Each homeowners insurance policy is different. Our friendly agent will be happy to review your policy with you to help ensure you have the coverage you need. Generally, homeowners insurance covers a broad range of potential damages that includes the dwelling itself and other structures on the property, such as a fence, shed, or driveway. The following can give you an idea of what is – and is not – usually covered by homeowners insurance.
Your homeowners policy may help cover damage to structures on your property caused by a covered peril, such as a fallen tree or a storm. It may also cover structures external to the dwelling, including your:
Wind damage to a fence or other insured structure is typically covered by homeowners insurance. If a healthy tree on your property falls and damages a structure, your homeowners insurance will likely pay to repair or replace the structure and remove tree debris. If a neighbor’s tree falls and causes damage on your property, you may still file a claim on your homeowners insurance policy. However, your insurance company may try to recover the costs from your neighbor’s insurance if there is evidence that the tree was weakened by disease or lack of basic maintenance.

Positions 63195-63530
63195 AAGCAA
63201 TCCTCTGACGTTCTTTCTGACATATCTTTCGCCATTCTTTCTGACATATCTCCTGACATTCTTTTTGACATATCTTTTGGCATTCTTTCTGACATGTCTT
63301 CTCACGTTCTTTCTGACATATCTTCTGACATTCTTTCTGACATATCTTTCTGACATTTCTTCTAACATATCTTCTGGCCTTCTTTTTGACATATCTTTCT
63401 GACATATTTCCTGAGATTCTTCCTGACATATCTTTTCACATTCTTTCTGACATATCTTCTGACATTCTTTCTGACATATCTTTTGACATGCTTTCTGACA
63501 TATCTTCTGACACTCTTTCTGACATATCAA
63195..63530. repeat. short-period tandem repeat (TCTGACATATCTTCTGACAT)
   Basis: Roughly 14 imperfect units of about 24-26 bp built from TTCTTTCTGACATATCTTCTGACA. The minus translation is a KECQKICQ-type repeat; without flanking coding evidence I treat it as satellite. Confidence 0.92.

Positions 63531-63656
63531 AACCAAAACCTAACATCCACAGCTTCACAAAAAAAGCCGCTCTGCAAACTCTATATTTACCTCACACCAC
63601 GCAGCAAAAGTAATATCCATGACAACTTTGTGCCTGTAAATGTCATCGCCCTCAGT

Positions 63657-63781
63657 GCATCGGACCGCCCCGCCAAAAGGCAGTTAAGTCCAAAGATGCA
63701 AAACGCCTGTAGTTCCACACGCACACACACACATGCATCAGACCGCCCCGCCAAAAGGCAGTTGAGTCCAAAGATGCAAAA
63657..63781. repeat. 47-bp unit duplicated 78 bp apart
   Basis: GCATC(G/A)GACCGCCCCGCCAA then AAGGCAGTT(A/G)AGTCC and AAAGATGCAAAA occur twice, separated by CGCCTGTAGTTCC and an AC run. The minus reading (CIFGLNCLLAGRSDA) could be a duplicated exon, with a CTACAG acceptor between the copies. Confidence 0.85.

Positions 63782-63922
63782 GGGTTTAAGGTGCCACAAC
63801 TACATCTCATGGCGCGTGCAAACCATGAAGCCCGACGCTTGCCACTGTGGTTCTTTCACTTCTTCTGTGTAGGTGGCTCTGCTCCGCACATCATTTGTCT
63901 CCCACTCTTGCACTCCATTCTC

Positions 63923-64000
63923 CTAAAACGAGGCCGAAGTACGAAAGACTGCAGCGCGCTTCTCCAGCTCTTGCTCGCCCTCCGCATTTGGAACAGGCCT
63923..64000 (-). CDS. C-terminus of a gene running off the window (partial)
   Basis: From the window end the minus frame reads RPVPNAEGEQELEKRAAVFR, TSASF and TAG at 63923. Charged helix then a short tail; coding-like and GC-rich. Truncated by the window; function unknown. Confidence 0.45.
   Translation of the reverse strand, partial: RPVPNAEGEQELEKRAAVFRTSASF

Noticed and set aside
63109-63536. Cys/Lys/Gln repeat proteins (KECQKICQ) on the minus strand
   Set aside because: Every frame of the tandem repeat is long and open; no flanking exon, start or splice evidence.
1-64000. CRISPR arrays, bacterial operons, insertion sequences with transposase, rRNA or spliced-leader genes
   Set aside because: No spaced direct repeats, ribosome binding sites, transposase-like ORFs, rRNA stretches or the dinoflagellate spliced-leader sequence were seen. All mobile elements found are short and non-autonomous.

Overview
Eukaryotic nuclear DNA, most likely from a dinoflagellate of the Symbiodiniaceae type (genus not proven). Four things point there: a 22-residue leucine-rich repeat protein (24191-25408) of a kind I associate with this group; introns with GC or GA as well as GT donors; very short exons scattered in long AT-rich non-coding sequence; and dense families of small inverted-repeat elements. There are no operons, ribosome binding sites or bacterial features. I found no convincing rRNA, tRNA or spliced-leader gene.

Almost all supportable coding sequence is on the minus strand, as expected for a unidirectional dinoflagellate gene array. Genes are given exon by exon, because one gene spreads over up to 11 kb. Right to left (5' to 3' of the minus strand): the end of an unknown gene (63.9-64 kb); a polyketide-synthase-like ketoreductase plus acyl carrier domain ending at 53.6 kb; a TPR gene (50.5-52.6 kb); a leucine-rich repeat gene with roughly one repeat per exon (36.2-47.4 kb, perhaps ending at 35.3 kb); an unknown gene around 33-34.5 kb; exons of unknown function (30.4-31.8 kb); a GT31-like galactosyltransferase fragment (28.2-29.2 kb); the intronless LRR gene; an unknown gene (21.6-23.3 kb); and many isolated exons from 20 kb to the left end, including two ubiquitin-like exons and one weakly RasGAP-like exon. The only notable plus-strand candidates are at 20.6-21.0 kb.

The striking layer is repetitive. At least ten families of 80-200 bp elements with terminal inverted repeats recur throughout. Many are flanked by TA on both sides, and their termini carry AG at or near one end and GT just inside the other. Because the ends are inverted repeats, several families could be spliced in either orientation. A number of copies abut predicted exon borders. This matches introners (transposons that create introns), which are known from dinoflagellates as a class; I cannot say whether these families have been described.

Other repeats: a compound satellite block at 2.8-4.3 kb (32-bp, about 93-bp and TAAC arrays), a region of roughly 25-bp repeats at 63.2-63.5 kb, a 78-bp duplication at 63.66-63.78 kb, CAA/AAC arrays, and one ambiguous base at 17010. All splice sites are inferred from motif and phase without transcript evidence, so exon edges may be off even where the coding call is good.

Most standard homeowners policies will pay to replace trees, plants, and shrubs that are damaged by covered perils. These perils typically include:
However, certain common risks to landscaping are not generally covered by homeowner’s insurance. Perils that are typically not covered include damage from weather, such as wind, hail, and the weight of snow and ice, as well as damage from insects, pests, and diseases. Some insurance companies offer optional coverage to provide additional protection for landscaping.
If a tree on your property blows over in a strong wind and damages a structure such as a fence or shed, homeowners insurance would not typically pay to replace the tree, although it may pay to repair the damaged structure. If a tree falls on your property and damages a structure, your homeowners policy will likely cover the cost of removing the tree. However, if a tree falls and no structure is damaged, your homeowners insurance will not cover the cost of having the tree removed.
Please note that if your own negligence led to structural damage on your property, your insurance is not likely to cover it. For example, if a tree on your property has started to rot and you fail to have it removed, your homeowners insurance will not cover the resulting damage if the tree falls and damages your house or another structure on your property. On the other hand, if a rotting tree in your neighbor’s yard falls and damages your home or structures in your yard, your insurance may help cover the damage.